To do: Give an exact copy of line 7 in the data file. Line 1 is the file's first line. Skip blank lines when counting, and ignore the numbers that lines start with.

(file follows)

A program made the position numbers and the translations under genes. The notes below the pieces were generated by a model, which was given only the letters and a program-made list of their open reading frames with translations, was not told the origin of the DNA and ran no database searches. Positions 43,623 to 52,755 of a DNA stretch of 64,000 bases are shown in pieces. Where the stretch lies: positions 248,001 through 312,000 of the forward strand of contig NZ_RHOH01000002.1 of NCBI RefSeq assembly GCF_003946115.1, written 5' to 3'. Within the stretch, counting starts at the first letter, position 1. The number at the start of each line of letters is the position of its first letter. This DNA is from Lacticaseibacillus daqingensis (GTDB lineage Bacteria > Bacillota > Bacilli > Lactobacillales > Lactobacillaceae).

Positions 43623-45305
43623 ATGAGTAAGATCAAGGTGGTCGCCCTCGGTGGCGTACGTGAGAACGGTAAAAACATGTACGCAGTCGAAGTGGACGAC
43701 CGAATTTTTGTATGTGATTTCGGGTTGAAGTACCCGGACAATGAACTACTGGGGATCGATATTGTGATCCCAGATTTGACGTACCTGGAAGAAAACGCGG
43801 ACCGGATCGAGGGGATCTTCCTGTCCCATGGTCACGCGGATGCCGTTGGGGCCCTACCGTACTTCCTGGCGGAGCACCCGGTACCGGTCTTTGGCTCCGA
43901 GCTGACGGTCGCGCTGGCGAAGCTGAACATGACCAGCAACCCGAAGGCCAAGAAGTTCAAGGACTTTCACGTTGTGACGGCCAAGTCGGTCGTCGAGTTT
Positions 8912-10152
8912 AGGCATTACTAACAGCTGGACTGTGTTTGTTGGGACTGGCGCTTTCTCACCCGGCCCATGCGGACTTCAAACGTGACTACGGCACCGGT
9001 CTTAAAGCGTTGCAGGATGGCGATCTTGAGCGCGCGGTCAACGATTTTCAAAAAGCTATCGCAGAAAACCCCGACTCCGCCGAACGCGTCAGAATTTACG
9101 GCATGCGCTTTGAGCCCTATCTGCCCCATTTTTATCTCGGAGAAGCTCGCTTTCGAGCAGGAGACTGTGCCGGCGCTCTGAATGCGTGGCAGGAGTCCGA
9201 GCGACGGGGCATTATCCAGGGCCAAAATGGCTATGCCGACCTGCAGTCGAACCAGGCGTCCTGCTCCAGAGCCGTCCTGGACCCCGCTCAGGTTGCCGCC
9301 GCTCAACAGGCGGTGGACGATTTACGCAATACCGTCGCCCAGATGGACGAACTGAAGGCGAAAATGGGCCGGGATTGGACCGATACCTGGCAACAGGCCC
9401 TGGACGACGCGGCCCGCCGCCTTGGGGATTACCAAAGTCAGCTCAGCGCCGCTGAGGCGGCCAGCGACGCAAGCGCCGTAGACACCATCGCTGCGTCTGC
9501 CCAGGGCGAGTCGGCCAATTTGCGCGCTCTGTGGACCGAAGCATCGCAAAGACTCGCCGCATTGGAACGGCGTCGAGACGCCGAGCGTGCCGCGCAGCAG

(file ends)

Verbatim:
Positions 8912-10152